This article was originally published here
Hautarzt. 2021 Nov 29. doi: 10.1007/s00105-021-04915-0. Online ahead of print.
BACKGROUND: The aim of health geographical research is to identify regional variations in health and care and their causes. Regional differences are also evident in skin cancer incidence, but knowledge about small-scale, inner-city variations is not yet available.
OBJECTIVES: How can the inner-city variations in skin cancer incidence in Hamburg, Germany, be described and how can initial indications of their causes be identified?
METHODS: The study area is the city of Hamburg and the data source is the Hamburg City Health Study with N = 10,000 persons aged 45-74 years. Descriptive methods are used to characterise the regional variation in skin cancer prevalence adjusted for age and sex. A correlation analysis provides information on possible associations with sociodemographic conditions in the city districts and district clusters.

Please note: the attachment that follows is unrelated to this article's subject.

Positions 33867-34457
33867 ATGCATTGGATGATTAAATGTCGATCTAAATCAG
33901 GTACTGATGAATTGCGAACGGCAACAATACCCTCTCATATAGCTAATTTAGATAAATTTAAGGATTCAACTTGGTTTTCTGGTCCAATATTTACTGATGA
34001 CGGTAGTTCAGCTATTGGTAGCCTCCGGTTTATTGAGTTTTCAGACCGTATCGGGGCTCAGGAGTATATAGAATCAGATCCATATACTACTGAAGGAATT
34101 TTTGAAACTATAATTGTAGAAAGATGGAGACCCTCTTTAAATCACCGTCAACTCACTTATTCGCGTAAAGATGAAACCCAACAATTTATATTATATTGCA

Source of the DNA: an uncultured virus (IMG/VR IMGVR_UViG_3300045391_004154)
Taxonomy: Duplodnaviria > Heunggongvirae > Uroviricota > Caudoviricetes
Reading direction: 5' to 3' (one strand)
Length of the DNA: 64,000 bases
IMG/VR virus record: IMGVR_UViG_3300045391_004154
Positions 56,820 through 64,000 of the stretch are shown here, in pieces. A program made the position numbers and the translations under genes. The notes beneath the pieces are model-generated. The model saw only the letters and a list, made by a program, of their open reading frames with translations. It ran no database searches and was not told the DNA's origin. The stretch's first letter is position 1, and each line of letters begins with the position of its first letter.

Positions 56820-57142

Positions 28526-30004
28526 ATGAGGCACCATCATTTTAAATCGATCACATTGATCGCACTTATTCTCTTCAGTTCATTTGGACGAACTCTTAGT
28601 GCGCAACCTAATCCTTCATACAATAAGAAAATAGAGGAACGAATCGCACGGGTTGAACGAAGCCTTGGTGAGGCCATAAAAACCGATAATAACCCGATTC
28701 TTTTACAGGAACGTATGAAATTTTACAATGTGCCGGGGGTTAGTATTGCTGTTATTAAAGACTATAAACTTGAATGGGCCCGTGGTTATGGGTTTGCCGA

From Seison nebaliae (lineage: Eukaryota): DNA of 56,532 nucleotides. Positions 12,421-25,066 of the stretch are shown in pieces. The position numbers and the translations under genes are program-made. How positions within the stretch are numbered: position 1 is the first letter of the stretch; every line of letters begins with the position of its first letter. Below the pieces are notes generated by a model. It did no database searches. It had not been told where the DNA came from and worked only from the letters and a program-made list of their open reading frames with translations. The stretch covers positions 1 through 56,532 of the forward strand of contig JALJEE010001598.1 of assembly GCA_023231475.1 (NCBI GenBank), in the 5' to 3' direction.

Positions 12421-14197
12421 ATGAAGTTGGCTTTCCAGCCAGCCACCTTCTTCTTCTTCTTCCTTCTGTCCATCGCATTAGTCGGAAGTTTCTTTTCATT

RESULTS: Skin cancer prevalence varies within the urban area with high prevalences (maximum 13.8%) in the north-east and south-west of Hamburg. Weak to medium correlations with selected sociodemographic variables are found. For example, the higher the living space per inhabitant (r = 0.35), the higher the skin cancer prevalence in the district.
CONCLUSIONS: The Hamburg City Health Study shows regional and inner-city disparities and possible associations between skin cancer prevalence and local sociodemographic conditions. However, further and methodologically more extensive studies are necessary in order to make detailed statements.